I don’t know if you’ve noticed, but we seem to spend a lot of time negotiating. We negotiate when we:
- want something;
- want something but it’s clear to us we are unlikely to get it;
- want to persuade someone over to our view point;
- suspect we may be wrong about something;
- can get what we want short-term but in the long-term may lose out.
The ability to be a good negotiator becomes the ability to make ourselves winners.
Every day of our lives we meet other negotiators of varying skill levels. Without exception, they are determined to win us over (whether it’s a stranger, brother, best friend or spouse). If we’re lucky, they’ll go for a win:win scenario and everyone is happy but, more often than not, people outside our immediate circles will go for the kill and that means we end up losing.
Having the skill to negotiate well will provide your child with an enormous advantage. As with most life skills, giving your child opportunities to “practice” negotiating with you and their siblings at home, will provide him/her with the tools and confidence to do it out in the real world.
Here are a few simple ideas to get them off to a good start:
Walk the Talk
If you’re a regular at CANDo you’re might be getting a bit fed up with this saying but I’m sooo not going to stop using it because ‘walking the talk’ is one of the best tools in a parent’s toolbox when it comes to teaching children life skills. Do it yourself and your children will observe you doing it and mimic your behaviour.
Let Them Solve Their Own Problems
Set up opportunities for your children to negotiate. When our “little Johnny and Jane” were fighting over which film to see at the cinema one Saturday, rather than wade in and make the decision, we decided to use it as a “learning” opportunity. We explained to them that they needed to negotiate and decide between them or they couldn’t go and see anything at all. We then stepped back. Five minutes later they came to us and explained that they were going to see “little Johnny’s” film but that next time “little Jane” was going to decide. We gave them the opportunity to negotiate between them something that was acceptable to both and that’s exactly what they did.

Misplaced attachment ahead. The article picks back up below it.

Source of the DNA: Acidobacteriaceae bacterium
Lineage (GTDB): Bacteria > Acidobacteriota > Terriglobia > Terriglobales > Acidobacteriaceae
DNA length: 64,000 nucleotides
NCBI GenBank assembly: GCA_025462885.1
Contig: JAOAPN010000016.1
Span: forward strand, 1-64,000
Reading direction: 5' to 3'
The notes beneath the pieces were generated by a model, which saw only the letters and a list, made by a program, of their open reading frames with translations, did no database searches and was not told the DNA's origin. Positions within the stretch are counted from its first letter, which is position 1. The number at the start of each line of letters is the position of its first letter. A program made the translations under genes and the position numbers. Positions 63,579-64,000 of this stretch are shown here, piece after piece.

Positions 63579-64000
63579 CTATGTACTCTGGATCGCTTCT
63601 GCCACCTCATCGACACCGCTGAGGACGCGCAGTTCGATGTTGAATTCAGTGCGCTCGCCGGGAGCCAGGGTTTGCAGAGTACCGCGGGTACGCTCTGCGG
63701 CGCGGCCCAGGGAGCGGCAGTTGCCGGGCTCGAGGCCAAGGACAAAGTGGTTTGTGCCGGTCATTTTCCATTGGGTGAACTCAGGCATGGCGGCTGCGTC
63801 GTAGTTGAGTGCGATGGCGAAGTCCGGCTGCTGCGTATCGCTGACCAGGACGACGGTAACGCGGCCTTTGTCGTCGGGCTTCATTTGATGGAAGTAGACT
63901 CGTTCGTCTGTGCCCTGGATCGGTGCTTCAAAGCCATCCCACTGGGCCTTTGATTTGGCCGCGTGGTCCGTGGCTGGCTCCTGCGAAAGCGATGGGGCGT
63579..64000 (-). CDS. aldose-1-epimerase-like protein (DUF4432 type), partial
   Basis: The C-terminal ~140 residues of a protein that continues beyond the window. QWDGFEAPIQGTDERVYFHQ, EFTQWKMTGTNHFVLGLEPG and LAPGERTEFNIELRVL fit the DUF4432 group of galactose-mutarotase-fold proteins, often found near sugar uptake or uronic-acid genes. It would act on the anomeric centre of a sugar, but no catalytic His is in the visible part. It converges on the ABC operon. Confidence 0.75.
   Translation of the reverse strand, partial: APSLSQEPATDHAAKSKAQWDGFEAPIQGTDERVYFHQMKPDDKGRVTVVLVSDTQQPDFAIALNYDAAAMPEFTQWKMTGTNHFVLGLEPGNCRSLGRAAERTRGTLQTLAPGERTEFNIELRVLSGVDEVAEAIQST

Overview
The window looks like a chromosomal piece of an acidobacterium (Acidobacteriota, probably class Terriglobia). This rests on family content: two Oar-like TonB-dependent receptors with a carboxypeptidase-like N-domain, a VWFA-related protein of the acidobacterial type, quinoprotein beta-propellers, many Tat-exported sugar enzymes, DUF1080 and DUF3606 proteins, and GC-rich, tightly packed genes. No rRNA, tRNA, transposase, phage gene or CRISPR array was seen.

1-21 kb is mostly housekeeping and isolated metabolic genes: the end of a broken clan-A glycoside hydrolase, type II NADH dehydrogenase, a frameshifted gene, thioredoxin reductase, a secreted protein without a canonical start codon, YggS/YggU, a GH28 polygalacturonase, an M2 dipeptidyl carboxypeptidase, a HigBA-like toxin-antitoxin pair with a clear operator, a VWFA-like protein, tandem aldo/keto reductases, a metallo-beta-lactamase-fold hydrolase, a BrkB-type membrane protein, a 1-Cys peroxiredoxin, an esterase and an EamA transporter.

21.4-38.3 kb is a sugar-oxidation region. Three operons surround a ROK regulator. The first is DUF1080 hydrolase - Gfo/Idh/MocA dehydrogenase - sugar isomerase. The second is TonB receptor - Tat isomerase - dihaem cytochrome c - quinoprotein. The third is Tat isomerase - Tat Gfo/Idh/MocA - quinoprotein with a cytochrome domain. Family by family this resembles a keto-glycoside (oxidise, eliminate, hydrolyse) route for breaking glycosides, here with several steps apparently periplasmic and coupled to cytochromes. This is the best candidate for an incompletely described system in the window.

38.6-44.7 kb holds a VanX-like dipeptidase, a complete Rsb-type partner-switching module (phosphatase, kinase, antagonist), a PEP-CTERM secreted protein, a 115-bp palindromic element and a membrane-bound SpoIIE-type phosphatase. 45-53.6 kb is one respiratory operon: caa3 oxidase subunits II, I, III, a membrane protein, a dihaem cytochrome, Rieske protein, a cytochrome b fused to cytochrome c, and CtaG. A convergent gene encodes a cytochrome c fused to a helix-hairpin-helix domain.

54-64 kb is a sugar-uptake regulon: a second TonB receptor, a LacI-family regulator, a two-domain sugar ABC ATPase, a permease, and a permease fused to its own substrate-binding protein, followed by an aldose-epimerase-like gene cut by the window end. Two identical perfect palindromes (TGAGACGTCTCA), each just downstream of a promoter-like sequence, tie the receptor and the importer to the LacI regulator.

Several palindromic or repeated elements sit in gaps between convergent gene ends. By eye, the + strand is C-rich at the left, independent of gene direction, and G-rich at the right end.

Help Them Develop Their Reasoning
If they want a new bike, toy or simply to stay up later, ask them questions and make them think about how, what, when and/or why – make them “reason” with you. Why should you be allowed to stay up later? What will you do in return to earn the toy if I buy it for you? How do you plan to raise the money for the bike?
Teach them Confidence
Successful negotiators are usually confident in their abilities and the reasoning behind their arguments. Raise your children to be confident in themselves and their views/opinions. Give them opportunities to gain positive experiences along with encouragement and feedback to nourish their self-esteem.
Teach them that Failure is Often the Road to Success
They will fail. No one wins every negotiation. Teach them that every successful person fails sometimes and, more importantly, that it’s okay! What makes the difference between a failure and a success is not whether they fail, it’s whether they learn from the failure and try again. Teach them to learn from failed negotiations so they can do it better next time.
Has your child ever astounded you by negotiating for something particularly well? Why not share it with us on a CANDo email or in the comments below?